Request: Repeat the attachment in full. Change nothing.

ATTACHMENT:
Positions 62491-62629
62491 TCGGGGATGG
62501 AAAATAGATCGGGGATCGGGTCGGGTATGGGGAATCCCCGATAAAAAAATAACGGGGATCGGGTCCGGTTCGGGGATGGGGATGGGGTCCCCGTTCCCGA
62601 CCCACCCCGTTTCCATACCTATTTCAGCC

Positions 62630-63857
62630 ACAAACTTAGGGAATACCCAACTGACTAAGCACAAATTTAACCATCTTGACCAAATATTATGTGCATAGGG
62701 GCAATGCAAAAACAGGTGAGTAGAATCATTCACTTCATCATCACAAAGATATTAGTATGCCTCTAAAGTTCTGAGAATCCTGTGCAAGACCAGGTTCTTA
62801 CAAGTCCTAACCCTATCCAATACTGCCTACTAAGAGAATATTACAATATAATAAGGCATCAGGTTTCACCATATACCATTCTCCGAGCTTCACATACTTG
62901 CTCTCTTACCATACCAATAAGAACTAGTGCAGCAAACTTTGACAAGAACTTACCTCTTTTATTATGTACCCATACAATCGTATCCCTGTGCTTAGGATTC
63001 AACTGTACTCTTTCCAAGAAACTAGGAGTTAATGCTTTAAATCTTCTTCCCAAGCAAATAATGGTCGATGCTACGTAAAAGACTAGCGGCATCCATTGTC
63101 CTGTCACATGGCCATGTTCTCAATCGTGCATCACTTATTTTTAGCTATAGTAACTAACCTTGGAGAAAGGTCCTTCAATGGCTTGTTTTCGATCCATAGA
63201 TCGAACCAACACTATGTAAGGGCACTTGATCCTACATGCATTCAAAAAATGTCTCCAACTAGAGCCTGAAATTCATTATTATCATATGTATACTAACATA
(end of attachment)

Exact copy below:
Positions 62491-62629
62491 TCGGGGATGG
62501 AAAATAGATCGGGGATCGGGTCGGGTATGGGGAATCCCCGATAAAAAAATAACGGGGATCGGGTCCGGTTCGGGGATGGGGATGGGGTCCCCGTTCCCGA
62601 CCCACCCCGTTTCCATACCTATTTCAGCC

Positions 62630-63857
62630 ACAAACTTAGGGAATACCCAACTGACTAAGCACAAATTTAACCATCTTGACCAAATATTATGTGCATAGGG
62701 GCAATGCAAAAACAGGTGAGTAGAATCATTCACTTCATCATCACAAAGATATTAGTATGCCTCTAAAGTTCTGAGAATCCTGTGCAAGACCAGGTTCTTA
62801 CAAGTCCTAACCCTATCCAATACTGCCTACTAAGAGAATATTACAATATAATAAGGCATCAGGTTTCACCATATACCATTCTCCGAGCTTCACATACTTG
62901 CTCTCTTACCATACCAATAAGAACTAGTGCAGCAAACTTTGACAAGAACTTACCTCTTTTATTATGTACCCATACAATCGTATCCCTGTGCTTAGGATTC
63001 AACTGTACTCTTTCCAAGAAACTAGGAGTTAATGCTTTAAATCTTCTTCCCAAGCAAATAATGGTCGATGCTACGTAAAAGACTAGCGGCATCCATTGTC
63101 CTGTCACATGGCCATGTTCTCAATCGTGCATCACTTATTTTTAGCTATAGTAACTAACCTTGGAGAAAGGTCCTTCAATGGCTTGTTTTCGATCCATAGA
63201 TCGAACCAACACTATGTAAGGGCACTTGATCCTACATGCATTCAAAAAATGTCTCCAACTAGAGCCTGAAATTCATTATTATCATATGTATACTAACATA